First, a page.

After listening to the Pen Addict podcast from the beginning, I got to see Brad and Myke progress a lot in their stationery addiction and grow, but one of the really excellent things I found through them (other than developing my own addiction) was Ryder Carroll’s Bullet Journal system. I started reading more about it and looking at how other people have been using it to improve their own productivity. I decided to take the plunge and buy a notebook to dedicate to it and formally employ it into my workflow.
The notebook I chose is the Leuchtturm 1917 Dotted A5 Notebook because it seems to be the standard for bullet journals, and I really liked the inbuilt page numbering and the index. These little features save me a ton of time and hassle (especially when I’m working with a 249 page notebook). I also chose this very bright royal blue color (not reproduced accurately in the photo) because literally every other journal-type notebook I have has a black cover, and I wanted something that would pop more than gray or navy that I usually defer to from black.
Appearing alongside the bullet journal is my Pilot Metropolitan fountain pen which I’ve also recently purchased. I’m really liking it so far. I am quite a novice when it comes to fountain pens, so I’m still learning more about fountain pens every day.
This post is an introduction to my journal, and I plan to check in periodically to update how it’s working for me. So far, I don’t have anything to report because I’m still two weeks out from my classes beginning at university and I’m keeping my summer work tasks in a Field Notes pocket notebook. As I make the transition, I’m putting more and more of the focus on this journal and making it my main notebook. It’s working really well so far, despite not really using it for much.
I’ll explain a little bit of the process I’m currently using, so that if it changes in the future, I’ll be able to explain why it differs from before, and why the change is important.
Starting right after the index is a legend of the symbols I am using for my task management. The spread following the legend is where I begin the real bullet journaling. However, instead of using a Future Log like that which is included in the bullet journal plans, I use a version that is more appropriate for my uses. I instead use a Quarterly Log that shows the calendar for the next quarter (though the first one, Fall 2016, shows 4 months because the academic quarter begins mid-September). This allows me to see at a glance when all of my important dates are for the next quarter without begin distracted by extraneous months before and after.
The calendar of the quarter appears on the left side of the left page with colored shapes on dates for different purposes assigned to each. On the right side of the left page is a colored date based on the calendar and a short description of what that date is.
For example, I use the green to mark generally important dates (move in, first day of class) and I use blue squares to represent exams (midterms and finals). Then on the right side I specify what that date is or what class the exam is for. The only other mark I made on this calendar is a red circle to mark the beginning of my bullet journal and a purple underline of days we have holiday from school. On the right page of the Quarterly Log spread is only a task list (so far). I use the traditional rapid logging bullet journal system with different variants on the symbols that I thought matched my small handwriting better and kept with the minimal look I want to go for throughout the journal.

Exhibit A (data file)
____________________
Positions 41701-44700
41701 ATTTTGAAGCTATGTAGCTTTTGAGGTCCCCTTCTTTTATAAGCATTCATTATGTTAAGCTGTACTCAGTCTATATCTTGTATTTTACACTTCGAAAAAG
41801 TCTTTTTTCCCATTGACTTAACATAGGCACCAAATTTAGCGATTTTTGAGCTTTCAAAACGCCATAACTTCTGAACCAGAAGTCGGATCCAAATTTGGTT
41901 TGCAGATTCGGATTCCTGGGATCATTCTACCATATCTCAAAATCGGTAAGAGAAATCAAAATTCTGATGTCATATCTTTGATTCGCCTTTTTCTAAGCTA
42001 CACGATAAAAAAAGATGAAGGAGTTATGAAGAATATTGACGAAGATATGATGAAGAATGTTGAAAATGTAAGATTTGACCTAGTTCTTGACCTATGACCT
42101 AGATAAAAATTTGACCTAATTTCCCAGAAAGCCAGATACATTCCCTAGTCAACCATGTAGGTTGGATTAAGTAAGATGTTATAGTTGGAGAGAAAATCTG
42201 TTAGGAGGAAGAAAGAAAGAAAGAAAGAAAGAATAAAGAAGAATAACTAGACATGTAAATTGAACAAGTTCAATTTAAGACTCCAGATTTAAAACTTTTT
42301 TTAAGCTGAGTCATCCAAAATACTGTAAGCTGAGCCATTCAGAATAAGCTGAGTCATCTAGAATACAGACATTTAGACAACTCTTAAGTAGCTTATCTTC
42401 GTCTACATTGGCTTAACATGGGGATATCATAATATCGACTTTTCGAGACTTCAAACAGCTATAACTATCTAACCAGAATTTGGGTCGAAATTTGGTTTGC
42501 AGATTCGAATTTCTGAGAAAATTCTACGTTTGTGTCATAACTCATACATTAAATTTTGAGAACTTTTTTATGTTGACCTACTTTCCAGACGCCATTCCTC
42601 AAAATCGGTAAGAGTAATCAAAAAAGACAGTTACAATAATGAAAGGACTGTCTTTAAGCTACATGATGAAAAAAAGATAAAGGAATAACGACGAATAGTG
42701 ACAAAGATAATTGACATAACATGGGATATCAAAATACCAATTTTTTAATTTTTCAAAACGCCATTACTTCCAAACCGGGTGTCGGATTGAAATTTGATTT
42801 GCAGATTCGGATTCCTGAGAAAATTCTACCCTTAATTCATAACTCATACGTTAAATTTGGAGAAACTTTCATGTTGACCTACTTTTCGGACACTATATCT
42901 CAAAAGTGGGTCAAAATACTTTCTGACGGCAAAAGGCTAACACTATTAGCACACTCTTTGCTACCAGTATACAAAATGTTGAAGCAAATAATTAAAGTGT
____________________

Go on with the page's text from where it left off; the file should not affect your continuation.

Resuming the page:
After the Quarterly Log brings me to a fork in the road. I have a plan for what I could do after it, but I’m hesitant to start anything until school begins because I don’t really have anything significant to do in the next two weeks. One option is to just begin rapid logging tasks immediately and get into the habit. Another is to break down the quarter into an even smaller chunk—perhaps a pre-midterm 1 period, a pre-midterm 2 period, and a pre-finals period—and see if that’s a useful way to separate my time. A third option is one I’ve come across frequently in reference to a student’s bullet journal—the Calendex. This might be useful because it allows me to see a lot more at any given time, and allows me to see when the important dates of a quarter are still. As I progress in this journal, I definitely will be looking into whether it will be useful for me. Most bullet journals have a Monthly Log too, but that doesn’t really make sense for me because it does not provide enough context within the quarter since it’s less than half of a quarter and does not allow me to see what is coming in the upcoming weeks, but instead give too much of a focus on the month as a unit. This is one reason a Calendex could be useful, but I still don’t know explicitly how I’ll be using this notebook. So as it stands, I’ve only decided to use Quarterly Logs and some kind of Rapid Logging process.
Any of the options could work, but it really depends how often and how much I write for a single day/week. I have a feeling that I might be able to fit two weeks or more on a single spread of the notebook some weeks, so it would take ages to fill in the notebook if I only do Quarterly Logs+Daily Logs. Therefore, I really do need another subdivision of time, or some other kind of structure so that the notebook doesn’t stagnate into an empty list of tasks, page after page after page. My plan going forward is to start with roughly weekly task logs of things I need to do everyday, and if I realize I need more structure, I’ll start trying other structured methods.
To conclude, I am excited to finally be able to start this bullet journal and try it our as an organizational method. As I get more and more into the quarter, I’ll report back what is and is not working and some of the positive changes I make in the system, then, hopefully, some of the positive changes in my own productivity.